Academic journal article Defense Counsel Journal

Suing the Bastard Boss: Personal Liability of Supervisors for Workplace Sexual Harassment

Academic journal article Defense Counsel Journal

Suing the Bastard Boss: Personal Liability of Supervisors for Workplace Sexual Harassment

Article excerpt

Federal and state civil rights statutes are poor vehicles to reach offending supervisors. Employers themselves should discipline the transgressors

TO WHAT extent are supervisors individually and personally liable for sexual harassment in employment under Title VII of the Civil Rights Act of 1964 and under state law? What are the alternate causes of action?

Civil rights statutes are not suited to provide personal tort-like liability for wrong-- doing manifested in the employment relationship. The government should not and cannot seek to legislate general respect and civility in the workplace by allowing employees to sue their supervisors, subordinates or colleagues under the guise of employment discrimination protection. Most statutory remedies for sexual harassment properly place the onus for a safe and productive workplace on the employer. For those few cases of particularly egregious harassment, where additional personal recourse against the offending employee may be warranted, current tort law provides sufficient redress. There is no need to stretch employment discrimination statutes to encompass individual liability, nor is a new tort needed.


A. Statutory Provisions

The pertinent portion of Title VII that has been construed to prohibit sexual harassment states:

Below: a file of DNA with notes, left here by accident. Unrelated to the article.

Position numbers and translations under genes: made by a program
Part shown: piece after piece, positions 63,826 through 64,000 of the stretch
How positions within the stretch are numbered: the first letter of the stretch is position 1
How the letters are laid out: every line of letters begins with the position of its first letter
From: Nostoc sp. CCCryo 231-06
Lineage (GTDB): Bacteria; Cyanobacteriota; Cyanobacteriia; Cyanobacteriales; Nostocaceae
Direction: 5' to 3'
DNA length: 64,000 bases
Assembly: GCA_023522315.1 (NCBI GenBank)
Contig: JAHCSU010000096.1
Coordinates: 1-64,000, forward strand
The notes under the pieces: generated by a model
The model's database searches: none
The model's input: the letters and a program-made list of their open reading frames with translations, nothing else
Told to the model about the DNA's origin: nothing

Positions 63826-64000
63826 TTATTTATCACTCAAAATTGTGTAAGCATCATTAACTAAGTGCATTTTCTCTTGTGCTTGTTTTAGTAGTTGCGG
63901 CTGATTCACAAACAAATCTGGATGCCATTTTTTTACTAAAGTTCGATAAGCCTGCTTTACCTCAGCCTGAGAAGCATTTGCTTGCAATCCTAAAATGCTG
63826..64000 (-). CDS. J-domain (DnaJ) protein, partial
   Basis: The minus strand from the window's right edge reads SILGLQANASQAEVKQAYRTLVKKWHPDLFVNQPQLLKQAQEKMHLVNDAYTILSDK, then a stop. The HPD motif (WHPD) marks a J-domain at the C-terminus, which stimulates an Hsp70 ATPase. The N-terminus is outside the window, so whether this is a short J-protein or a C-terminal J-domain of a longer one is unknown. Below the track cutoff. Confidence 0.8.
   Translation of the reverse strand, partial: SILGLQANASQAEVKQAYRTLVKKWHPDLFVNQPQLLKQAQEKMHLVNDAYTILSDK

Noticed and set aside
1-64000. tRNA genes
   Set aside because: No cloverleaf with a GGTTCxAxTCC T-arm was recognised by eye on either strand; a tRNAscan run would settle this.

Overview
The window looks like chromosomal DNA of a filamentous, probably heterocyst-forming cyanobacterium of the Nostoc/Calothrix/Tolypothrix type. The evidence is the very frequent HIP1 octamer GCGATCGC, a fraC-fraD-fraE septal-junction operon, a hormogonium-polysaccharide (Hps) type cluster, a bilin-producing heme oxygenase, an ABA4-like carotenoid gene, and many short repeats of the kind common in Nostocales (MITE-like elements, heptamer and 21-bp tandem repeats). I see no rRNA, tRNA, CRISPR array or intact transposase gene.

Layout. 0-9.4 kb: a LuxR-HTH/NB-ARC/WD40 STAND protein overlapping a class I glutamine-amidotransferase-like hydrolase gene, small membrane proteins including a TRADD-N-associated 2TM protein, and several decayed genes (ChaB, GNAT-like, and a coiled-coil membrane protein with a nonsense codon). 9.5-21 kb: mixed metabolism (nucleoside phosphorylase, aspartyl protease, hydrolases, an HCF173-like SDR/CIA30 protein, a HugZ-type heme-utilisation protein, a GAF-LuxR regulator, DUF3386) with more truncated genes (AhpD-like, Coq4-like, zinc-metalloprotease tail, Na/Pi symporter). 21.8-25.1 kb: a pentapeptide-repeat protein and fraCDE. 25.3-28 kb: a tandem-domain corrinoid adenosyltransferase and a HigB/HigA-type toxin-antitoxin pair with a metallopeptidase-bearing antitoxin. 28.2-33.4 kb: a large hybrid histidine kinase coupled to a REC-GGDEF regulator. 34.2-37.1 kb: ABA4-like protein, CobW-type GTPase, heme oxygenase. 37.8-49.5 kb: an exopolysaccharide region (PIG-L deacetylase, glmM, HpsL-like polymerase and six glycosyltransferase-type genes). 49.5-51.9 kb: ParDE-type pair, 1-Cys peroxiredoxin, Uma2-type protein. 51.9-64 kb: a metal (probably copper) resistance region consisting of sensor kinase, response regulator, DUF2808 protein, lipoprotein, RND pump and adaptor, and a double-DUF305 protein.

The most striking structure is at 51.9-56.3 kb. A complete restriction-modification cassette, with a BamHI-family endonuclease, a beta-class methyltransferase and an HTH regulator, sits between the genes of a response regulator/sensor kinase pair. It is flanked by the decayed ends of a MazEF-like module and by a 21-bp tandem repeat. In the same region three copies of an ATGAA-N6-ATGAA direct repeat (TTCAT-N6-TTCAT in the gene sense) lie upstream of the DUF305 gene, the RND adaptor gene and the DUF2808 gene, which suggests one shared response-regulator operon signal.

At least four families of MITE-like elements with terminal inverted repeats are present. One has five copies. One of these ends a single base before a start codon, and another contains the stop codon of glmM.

It shall be an unlawful practice for an employer to fail or refuse to hire or to discharge any individual, or otherwise to discriminate against any individual with respect to his compensation, terms, conditions, or privileges of employment, because of such individual's race, color, religion, sex, or national origin.1

This section bears the heading "Unlawful employment practices," and the subheading covers "Employer practices." At first blush, it would appear that Title VII fixes liability only on employers, as there is no reference in this part of the statute to agent or individual liability.

Title VII goes on to define "employer" as:

A person engaged in an industry affecting commerce who has fifteen or more employees for each working day in each of twenty of more calendar weeks in the current or preceding calendar year, and any agent of such a person.2

While there have been a plethora of cases, law review articles and treatises on the topic of Title VII employer liability for the acts of supervisors,3 a somewhat less explored topic is whether Title VII places individual and personal liability on supervisors for their actions.4 Specific to sexual harassment, all but one federal court of appeals has addressed the issue of individual liability under Title VII and found no support for such an interpretation. They are:

* Second Circuit: Tomka v. Seiler Corp., 66 RM 1295, 1314 (2d Cir. 1995);

* Third Circuit: Sheridan v. E.I. DuPont de Neumours & Co., 100 F.3d 1061, 1077 (3d Cir. 1996);

* Fourth Circuit: Lissau v. S. Food Service Inc., 159 F.3d 177, 180 (4th Cir. 1998);

* Fifth Circuit: Indest v. Freeman Decorating Inc., 164 F.3d 258, 262 (5th Cir. 1999);

* Sixth Circuit: Wathen v. General Electric Co., 115 F.3d 400, 405 (6th Cir. 1997);

* Seventh Circuit: Williams v. Banning, 72 F.3d 552, 555 (7th Cir. 1995);

* Eighth Circuit: Spencer v. Ripley County State Bank, 123 F.3d 690, 691-92 (8th Cir. 1997);

* Ninth Circuit: Miller v. Maxwell's International Inc., 991 F.2d 583, 587-88 (9th Cir. 1993);

* 10th Circuit: Haynes v. Williams, 88 F.3d 898, 901 (10th Cir. 1996);

* 11th Circuit: Busby v. City of Orlando, 931 F.2d 764, 772 (11th Cir. 1991); and

* D.C. Circuit: Gary v. Long, 59 F.3d 1391, 1399 (D.C. Cir. 1995).

Only the First Circuit has not yet squarely met the issue, and the controversy splits its five district courts.5 Three of the five district courts (New Hampshire, Maine and Puerto Rico) have consistently followed the majority rule; one (Rhode Island) has consistently followed the minority rule; one (Massachusetts) has used both rules, depending on the judge hearing the case. …

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